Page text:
“I think the Yale case is a good one as a model in some ways because it was resolved diplomatically; it wasn’t resolved through legal decisions,” said Richard Burger, chairman of the Council of Archaeological Studies at Yale and a former curator at the Peabody Museum, who was part of the talks. A committee of Yale scholars and officials from Peru’s Culture Ministry oversee the museum.

The Yale case has also paved the way for Peru to reclaim objects from around the world, including a collection of Paracas textiles, which the city of Gothenburg, Sweden, is in talks to return. “Their concern is how are these pieces going to be taken care of” if they leave Sweden? Mr. Castillo said. “It’s a legitimate concern,” he added. “The point is that Peru is ready.”

“If you take our patrimony, we’ll go to the end of the world,” he said. “Peru is taking this very seriously.”

In rare cases, a repatriation is arranged so that a collector knowingly buys works identified as stolen to protect them from being further damaged or broken up. That happened in 1985, when the art collector Dominique de Menil bought some 13th-century Byzantine frescoes from a Turkish art dealer after the Greek Orthodox Church of Cyprus and government officials there identified them as having been stolen.

When she was first offered the works, depicting Christ Pantocrator and the Virgin Mary with the Christ child surrounded by the archangels Michael and Gabriel, Mrs. de Menil was skeptical about their provenance. She quietly approached the Church of Cyprus, which said the frescoes had been secreted out of the apse and the dome of the church of St. Euphemianos in Lyssi, in a part of Cyprus that had been annexed by Turkey in 1974.

Mrs. de Menil pledged to buy them — and return them to Cyprus in 20 years. The Menil Collection in Houston paid for the frescoes’ restoration, which took years. It built a bespoke minimalist space for them next to its Rothko Chapel and put them on display there in 1998. The museum had been hoping that Cyprus would extend the agreement and allow them to keep the works on view.

But in 2012, Cyprus asked for them back, in a climate in which the new government and leadership of the Church of Cyprus have been increasingly aggressive in their campaign to call attention to the deconsecrated Christian religious sites in the areas of Cyprus that Turkey still controls.

The Menil Collection made good on its promise. “Of course we were sad, but in the end we were very proud because ethically, from a moral point of view, this was exactly what needed to happen,” said Josef Helfenstein, the director of the Menil Collection.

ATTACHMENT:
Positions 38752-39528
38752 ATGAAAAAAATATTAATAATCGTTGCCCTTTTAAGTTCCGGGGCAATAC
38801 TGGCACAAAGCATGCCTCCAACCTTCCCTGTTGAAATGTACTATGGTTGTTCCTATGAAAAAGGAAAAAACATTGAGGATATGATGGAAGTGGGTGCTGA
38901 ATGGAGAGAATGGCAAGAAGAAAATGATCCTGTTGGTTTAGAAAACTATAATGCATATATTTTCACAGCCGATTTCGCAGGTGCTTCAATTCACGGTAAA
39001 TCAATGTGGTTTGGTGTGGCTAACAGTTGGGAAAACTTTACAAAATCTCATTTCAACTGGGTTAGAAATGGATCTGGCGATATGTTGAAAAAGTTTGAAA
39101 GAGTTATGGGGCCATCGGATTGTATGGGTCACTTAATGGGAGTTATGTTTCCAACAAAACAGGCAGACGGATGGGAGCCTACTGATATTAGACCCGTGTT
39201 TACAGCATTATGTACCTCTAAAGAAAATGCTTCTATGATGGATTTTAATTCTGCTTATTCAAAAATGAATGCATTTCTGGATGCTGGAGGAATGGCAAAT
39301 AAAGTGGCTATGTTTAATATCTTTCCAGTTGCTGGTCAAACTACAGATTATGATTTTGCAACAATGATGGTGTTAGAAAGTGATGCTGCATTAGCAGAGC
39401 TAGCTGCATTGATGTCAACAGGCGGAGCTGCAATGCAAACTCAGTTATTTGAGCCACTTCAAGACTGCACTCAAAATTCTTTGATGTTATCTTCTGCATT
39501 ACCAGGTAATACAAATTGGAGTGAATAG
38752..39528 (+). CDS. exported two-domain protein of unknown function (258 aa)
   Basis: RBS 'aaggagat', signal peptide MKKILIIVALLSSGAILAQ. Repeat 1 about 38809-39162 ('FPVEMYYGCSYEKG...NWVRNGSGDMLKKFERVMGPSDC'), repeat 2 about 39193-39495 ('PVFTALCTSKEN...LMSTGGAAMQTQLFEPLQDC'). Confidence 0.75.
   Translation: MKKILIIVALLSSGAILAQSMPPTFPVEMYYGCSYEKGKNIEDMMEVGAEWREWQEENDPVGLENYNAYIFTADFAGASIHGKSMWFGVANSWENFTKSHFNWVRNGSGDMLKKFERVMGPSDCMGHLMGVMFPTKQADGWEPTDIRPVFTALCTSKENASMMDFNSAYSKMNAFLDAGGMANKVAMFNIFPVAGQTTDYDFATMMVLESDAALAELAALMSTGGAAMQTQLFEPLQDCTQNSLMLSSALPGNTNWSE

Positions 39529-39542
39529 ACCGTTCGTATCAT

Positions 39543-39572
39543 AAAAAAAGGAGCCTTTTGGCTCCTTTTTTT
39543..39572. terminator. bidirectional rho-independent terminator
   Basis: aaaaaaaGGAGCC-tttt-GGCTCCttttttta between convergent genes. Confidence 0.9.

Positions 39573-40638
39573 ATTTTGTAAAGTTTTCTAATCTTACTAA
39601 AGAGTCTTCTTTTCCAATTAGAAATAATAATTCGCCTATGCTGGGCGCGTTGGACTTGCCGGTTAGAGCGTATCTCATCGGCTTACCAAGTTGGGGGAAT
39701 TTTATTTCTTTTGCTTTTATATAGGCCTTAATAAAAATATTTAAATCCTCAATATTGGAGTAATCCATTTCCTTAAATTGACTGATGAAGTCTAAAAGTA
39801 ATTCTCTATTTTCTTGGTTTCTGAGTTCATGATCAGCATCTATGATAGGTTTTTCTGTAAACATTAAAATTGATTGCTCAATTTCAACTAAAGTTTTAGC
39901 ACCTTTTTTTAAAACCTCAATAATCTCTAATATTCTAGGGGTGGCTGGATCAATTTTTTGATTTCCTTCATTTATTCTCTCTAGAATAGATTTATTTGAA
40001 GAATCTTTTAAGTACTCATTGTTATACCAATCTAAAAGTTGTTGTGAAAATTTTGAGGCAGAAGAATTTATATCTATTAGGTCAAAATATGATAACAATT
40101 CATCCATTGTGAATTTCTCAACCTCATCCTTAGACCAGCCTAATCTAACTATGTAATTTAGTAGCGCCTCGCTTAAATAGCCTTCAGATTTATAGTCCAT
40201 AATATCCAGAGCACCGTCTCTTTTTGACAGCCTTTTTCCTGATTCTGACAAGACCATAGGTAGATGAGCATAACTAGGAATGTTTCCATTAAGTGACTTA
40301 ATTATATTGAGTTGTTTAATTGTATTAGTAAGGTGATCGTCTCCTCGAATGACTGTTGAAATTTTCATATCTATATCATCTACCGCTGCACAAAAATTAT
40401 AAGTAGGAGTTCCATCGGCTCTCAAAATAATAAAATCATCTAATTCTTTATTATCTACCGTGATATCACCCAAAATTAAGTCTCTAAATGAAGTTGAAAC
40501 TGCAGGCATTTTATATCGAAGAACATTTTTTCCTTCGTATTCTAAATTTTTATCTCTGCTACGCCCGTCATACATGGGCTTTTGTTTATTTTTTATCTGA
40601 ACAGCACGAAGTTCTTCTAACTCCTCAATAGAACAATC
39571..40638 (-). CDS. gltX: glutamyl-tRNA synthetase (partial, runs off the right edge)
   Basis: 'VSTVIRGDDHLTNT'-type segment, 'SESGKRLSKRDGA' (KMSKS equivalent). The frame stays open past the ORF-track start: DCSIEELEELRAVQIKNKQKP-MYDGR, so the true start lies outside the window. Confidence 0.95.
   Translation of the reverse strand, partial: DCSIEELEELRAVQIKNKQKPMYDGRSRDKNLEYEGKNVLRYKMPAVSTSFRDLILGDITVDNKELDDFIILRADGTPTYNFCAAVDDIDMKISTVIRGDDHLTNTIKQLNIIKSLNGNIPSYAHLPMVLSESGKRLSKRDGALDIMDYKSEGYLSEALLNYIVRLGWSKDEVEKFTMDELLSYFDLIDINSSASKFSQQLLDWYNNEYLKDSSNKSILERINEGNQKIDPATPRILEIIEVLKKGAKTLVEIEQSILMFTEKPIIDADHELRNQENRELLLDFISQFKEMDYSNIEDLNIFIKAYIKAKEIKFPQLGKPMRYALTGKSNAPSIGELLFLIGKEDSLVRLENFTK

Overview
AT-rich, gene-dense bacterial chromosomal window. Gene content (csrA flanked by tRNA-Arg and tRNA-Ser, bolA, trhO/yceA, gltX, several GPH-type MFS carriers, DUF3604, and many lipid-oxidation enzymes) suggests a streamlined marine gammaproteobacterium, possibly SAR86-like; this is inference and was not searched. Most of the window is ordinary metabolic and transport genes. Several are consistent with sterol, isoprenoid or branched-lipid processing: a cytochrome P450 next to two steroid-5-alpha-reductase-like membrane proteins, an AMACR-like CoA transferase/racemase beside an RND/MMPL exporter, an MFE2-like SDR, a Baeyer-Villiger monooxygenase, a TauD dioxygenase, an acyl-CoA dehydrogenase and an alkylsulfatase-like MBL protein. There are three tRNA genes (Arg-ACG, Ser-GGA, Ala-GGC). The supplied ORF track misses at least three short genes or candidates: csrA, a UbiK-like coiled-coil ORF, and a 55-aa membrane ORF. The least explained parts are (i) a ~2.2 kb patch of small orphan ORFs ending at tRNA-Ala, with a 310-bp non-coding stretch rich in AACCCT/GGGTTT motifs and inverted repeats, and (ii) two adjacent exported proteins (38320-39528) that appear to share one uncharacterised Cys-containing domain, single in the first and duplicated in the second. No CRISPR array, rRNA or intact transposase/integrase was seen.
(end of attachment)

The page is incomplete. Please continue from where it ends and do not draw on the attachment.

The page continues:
The frescoes are now on view in the Archbishop Makarios III Foundation Byzantine Museum and Gallery in Nicosia, Cyprus’s second-most visited museum, “until the day they will be put back in the chapel,” said John Eliades, the director of the Byzantine Museum. That might not be so easy.

In Turkey, the statue of “Weary Herakles,” dating to the second century A.D. and half of which was in the Museum of Fine Arts, Boston until 2011, is in a museum in Antalya, about 500 miles south of Istanbul — a testament of Turkish fervor to reclaim that country’s past, as well as a triumph of scholarly sleuthing.

In 2011 the Boston museum agreed to send back the torso of the sculpture depicting Herakles after scholars determined that it matched the lower half of a statue that had been excavated in 1980 in Perge, in southern Turkey, and was already on view in the archaeological museum in Antalya.

The agreement between the Boston museum and Turkey acknowledged that the museum had acquired the object “in good faith and without knowledge of any ownership or title issues,” according to a statement from the museum. (In 1981 the museum had acquired a half-interest in the torso, with the other half owned by the American antiquities collectors Leon Levy and Shelby White.)

With great fanfare, Prime Minister Tayyip Erdogan took the torso back to Turkey in his government plane in October 2011. It was pieced back together and is now on view at the museum in Antalya.

Few repatriation cases have been as contentious as that of the Euphronios krater, a red-figure vase hailed as one of the few extant masterpieces by the ancient Greek artist Euphronios, which is also a cautionary tale about looting. Found in 1971 in illegal excavations in an Etruscan tomb in Cerveteri, north of Rome, the vase was bought by the Metropolitan Museum of Art in New York in 1972 from an antiquities dealer. For years, it was on display there, admired by millions of visitors.

After years of contentious negotiations, in 2006 the Metropolitan Museum agreed to return the krater and 21 other objects to Italy, which celebrated the development as a national victory — a strong rebuke to the tomb raiders who had helped secret hundreds of world-class artworks out of Italy for sale on the international market.

Today the Euphronios krater sits rather forlornly in a glass case in the National Etruscan Museum in Rome’s Villa Borghese park. Wall labels, written in Italian and poorly translated English, explain where it was found. One example: “The tomb of Greek Vases (Tomba dei Vasi Greci) is the latest within the great tumulus II of the Banditaccia necropolis and contained so many grave goods that only part of them could be displayed.”

Although many school groups come to see the vase, on a recent sunny March afternoon, there were few visitors. A museum attendant in plainclothes sat in a chair near the vase, chatting on the phone.

Considered one of the finest examples of ancient Greek painting, the vase depicts the gods Mercury; Hypnos, or sleep; and Thanatos, or death, carrying the body of the wounded warrior Sarpedon, son of Zeus, back to the motherland for burial after being killed by Patroclus in the Trojan War. A repatriation of a different kind.

Ceylan Yeginsu contributed reporting from Istanbul.

A version of this article appears in print on April 20, 2014, on page AR1 of the New York edition with the headline: Vision of Home